Russian-Turkish patrols will verify "soon" if the Kurdish fighters have actually withdrawn, as Moscow says, said Tuesday the Turkish Minister of Defense.
Russia, a key player in the Syrian conflict, announced on Tuesday (October 29th) the end of the withdrawal of Kurdish forces from northern Syria, where deadly fighting between Syrian and Turkish soldiers is adding to the volatility of the situation on the ground.
According to the terms of an agreement reached on October 22 by Russian presidents Vladimir Putin and Turkey's Recep Tayyip Erdogan, the Kurdish militia of the People's Protection Units (YPG) had until Tuesday 4 pm to withdraw from its border positions. Turkey.
This militia – which has actively helped the international coalition to militarily defeat the jihadists of the Islamic State (IS) organization but who is seen as "Terrorist" by Ankara – has completed its withdrawal from the area, assured Russia. Erdogan said he was made aware by Moscow of this withdrawal "Total".
Turkey intends to establish a "security zone"
The Kurdish forces had already moved away in recent days their heavy artillery and armored several frontier areas."The withdrawal of armed units from the territory on which a security corridor must be created has been completed earlier than planned"Russian Defense Minister Sergei Shoigu said on Tuesday.
Russian-Turkish patrols will verify "Soon" Kurdish fighters have actually withdrawn, as Moscow says, said Turkish Defense Minister Hulusi Akar, without giving a date, according to private television NTV.
Turkey "Will not hesitate" to resume military operations in northeastern Syria if it locates Kurdish fighters near the Turkish border, said Tuesday the Turkish Minister of Foreign Affairs, Mevlut Cavusoglu. "Eighteen people who claimed to be members of the plan (Syrian President Bashar al-Assad) were captured alive south-east of Ras al-Ain ", a strategic border town, during reconnaissance patrols, also announced the Turkish Ministry of Defense.
A truce enamelled with clashes
Ankara launched an offensive on Oct. 9 against the YPG, with the stated goal of setting up a "Security zone" Thirty kilometers deep to remove the YPG, before interrupting its operation through two agreements negotiated separately with the United States and Russia.
On Tuesday, fighting between the Turkish and Syrian armies for the first time since the arrival of Syrian regime soldiers in northern Syria, who have deployed at the request of the Kurds after the announcement of the US withdrawal.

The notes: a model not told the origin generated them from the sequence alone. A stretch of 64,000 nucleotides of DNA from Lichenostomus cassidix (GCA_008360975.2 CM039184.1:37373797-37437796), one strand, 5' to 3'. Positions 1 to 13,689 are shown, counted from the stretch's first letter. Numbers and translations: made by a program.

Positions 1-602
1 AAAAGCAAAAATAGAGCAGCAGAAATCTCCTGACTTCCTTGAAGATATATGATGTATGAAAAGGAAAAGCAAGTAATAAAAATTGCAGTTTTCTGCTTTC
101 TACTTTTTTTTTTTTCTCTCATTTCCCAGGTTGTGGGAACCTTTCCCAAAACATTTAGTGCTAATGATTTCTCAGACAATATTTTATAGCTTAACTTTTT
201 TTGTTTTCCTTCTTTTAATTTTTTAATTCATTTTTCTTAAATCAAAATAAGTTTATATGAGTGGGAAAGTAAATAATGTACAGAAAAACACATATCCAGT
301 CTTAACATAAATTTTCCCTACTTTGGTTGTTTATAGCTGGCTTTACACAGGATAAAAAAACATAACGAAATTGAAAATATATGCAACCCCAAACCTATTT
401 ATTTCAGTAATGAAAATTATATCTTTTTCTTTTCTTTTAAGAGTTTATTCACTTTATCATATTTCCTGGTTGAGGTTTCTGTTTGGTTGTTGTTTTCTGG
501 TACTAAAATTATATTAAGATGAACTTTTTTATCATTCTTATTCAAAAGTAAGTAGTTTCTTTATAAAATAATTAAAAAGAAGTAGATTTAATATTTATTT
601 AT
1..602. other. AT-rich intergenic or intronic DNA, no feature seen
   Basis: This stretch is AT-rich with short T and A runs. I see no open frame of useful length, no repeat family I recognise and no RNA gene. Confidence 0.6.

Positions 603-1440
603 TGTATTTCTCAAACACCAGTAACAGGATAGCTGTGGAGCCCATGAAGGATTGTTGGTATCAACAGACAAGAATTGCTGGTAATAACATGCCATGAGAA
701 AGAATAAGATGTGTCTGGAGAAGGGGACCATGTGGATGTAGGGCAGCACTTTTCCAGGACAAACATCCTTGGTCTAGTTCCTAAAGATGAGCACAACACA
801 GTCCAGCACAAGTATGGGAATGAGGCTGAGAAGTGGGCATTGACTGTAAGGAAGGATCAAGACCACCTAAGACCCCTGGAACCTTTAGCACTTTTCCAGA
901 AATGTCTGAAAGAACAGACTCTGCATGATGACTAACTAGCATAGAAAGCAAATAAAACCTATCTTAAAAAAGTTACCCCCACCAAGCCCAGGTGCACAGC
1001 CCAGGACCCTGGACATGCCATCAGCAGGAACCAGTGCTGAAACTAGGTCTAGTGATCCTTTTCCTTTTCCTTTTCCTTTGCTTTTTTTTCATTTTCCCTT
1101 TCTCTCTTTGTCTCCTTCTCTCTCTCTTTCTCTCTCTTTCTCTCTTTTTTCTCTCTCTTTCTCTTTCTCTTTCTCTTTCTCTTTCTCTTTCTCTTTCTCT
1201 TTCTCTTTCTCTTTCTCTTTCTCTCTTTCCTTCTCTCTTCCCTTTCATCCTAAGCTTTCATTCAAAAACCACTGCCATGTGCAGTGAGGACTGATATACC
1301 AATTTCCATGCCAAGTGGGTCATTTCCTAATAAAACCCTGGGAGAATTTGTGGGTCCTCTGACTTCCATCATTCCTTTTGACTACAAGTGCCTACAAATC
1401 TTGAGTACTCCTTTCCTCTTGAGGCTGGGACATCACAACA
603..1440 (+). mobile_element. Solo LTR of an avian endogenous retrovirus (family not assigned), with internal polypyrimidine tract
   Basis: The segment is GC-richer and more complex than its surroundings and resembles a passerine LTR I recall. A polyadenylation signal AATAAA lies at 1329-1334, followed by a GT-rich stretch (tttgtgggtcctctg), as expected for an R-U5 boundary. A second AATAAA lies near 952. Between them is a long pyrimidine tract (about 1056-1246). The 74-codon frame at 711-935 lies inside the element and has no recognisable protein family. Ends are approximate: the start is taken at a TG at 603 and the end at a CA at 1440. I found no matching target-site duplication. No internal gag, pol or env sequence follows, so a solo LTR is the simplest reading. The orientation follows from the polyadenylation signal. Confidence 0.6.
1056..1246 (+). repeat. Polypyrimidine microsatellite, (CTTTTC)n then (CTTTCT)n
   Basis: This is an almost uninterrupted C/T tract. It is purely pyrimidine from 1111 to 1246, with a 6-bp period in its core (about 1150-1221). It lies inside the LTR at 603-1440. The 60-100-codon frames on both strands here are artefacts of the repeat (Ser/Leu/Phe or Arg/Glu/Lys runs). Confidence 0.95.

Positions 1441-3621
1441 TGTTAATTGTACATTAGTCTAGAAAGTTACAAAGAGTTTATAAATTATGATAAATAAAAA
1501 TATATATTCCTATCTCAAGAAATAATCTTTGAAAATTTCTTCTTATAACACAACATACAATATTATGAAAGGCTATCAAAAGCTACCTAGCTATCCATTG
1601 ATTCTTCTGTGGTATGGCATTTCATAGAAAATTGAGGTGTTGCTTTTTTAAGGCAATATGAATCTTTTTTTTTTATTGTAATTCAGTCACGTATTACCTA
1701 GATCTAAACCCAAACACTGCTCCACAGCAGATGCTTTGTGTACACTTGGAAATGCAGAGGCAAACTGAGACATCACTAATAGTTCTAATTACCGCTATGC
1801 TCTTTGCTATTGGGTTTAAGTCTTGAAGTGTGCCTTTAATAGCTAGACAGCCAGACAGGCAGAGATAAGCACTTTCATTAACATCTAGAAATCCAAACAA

Although the Ankara offensive has been stalled since the Russian-Turkish agreement, the truce is peppered with clashes between Syrian groups protested and the Syrian Democratic Forces (SDF), dominated by the YPG and now supported by Damascus.
Five Syrian soldiers were killed by "Artillery fire" Turkish, and a sixth was "Executed" by the rebels proturcs near the village of Al-Assadiya, less than 10 km from the border, according to the Syrian Observatory of Human Rights (OSDH). These are the first fights between Turkish and Syrian soldiers since the launch of the Turkish offensive, according to the NGO, which says that clashes have also pitted the soldiers of Damascus against Syrian auxiliaries in Ankara.
On Tuesday, a patrol of the Russian military police at the Derbassiyé border crossing (north-east) was also the target of an Ankara shelling, according to the official Sana news agency, which denounced a "Turkish aggression". She reported six wounded Syrian civilians.
In accordance with the Russian-Turkish agreement, Turkey is in control of another 120-km north-eastern border area, which it has taken control of during its offensive.
Reconfiguration of forces on the ground
For its part, the Syrian power is deployed in areas of the north that had escaped since 2012, and its army is now found near Turkish soldiers. This reconfiguration of forces on the ground illustrates the complexity of the Syrian conflict that today involves multiple belligerents and foreign powers, with ever-changing alliances.
Long spearhead of the anti-IS, Kurdish forces, weakened by the Turkish offensive, have warned against a jihadist resurgence while they still retain thousands of jihadists, including Europeans and Americans, in several prisons across northeastern Syria.